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Religious Affiliation May Lower Suicide Risk

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Depressed men and women who consider themselves affiliated with a religion are less likely to attempt suicide than their non-religious counterparts, according to new study findings.

“If someone acknowledges being religious, all else being equal, they are at lower risk to act on suicidal thoughts than someone who does not acknowledge religious affiliation,” study co-author Dr. Maria A. Oquendo told Reuters Health. Further, she added, “it does not appear to make a difference what religion they state their affiliation for.” Previous research has shown that religious countries tend to have lower rates of suicide than secular nations. Studies have also shown that a higher degree of religious commitment is associated with less suicidal behavior. In the current study, Oquendo and her colleagues at Columbia University in New York City examined the influence of religious affiliation on suicide attempt in a study of 371 depressed inpatients at a psychiatric institute. About half of the study participants had attempted suicide at least once in their lifetime. Overall, men and women who said they belonged to a religion had a history of less suicide attempts than those who reported no religious affiliation, Oquendo and her team report in the American Journal of Psychiatry. Specifically, 48 percent of patients affiliated with Catholicism, Protestantism, Judaism or other religion reported having attempted suicide, compared with 66 percent of those with no religious affiliation. Religious patients also reported experiencing less suicidal thoughts than did their non-religious peers, despite similar high scores on assessments of depression and hopelessness. Patients with no religious affiliation were more likely to have had a first-degree relative who committed suicide and to have a history of substance abuse, the study’s findings indicate. They also tended to be younger, were less often married or had children and were less often in contact with their family members. Upon further analysis, Oquendo and her team found that attempted suicide was most common among patients who did not think suicide was immoral and those with less feelings of family responsibility, both of which were most common among men and women with no religious affiliation. “It appears that people who state they have a religious affiliation are more likely to have moral objections to suicide and may not act on suicidal thoughts because they think it is wrong to do so,” Oquendo said. “These findings suggest that asking patients about such topics and supporting their involvement with their religious group may be protective against suicidal behavior,” she added. “Of course that has not been demonstrated, but our study suggests it is a possibility,” she said. (Source: American Journal of Psychiatry: Reuters Health: Charnicia E. Huggins: December 2004.)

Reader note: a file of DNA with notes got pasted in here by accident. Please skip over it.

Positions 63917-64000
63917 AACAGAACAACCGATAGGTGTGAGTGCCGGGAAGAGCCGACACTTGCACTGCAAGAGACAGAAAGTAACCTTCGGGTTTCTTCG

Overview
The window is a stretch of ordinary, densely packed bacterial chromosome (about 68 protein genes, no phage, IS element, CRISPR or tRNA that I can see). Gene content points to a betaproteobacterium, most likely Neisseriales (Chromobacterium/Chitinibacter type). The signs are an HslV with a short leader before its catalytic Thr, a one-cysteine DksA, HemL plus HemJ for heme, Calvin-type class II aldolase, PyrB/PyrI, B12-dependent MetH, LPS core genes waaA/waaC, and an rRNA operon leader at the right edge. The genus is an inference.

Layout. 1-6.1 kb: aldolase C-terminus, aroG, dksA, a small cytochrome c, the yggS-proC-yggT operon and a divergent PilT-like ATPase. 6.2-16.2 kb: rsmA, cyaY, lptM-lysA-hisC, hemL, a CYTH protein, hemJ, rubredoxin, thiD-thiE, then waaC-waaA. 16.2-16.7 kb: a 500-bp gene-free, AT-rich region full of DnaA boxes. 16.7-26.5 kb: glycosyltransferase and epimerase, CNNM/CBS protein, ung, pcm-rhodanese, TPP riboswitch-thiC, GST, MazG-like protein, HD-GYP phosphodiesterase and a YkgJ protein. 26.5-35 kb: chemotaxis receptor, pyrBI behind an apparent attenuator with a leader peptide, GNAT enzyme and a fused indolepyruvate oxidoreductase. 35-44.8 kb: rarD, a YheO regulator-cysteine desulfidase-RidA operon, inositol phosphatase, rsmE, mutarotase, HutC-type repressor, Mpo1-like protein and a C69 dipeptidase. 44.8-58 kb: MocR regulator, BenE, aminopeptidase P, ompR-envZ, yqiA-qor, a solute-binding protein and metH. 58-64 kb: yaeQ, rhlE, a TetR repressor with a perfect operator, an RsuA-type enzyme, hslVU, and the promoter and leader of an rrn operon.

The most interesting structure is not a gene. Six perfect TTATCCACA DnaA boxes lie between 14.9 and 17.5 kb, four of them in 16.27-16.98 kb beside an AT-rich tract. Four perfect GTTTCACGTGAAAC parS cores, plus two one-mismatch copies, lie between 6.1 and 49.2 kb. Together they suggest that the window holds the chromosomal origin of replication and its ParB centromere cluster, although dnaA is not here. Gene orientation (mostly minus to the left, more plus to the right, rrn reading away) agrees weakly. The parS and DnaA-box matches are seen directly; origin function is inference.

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Posted On: 28 December, 2004
Modified On: 5 December, 2013


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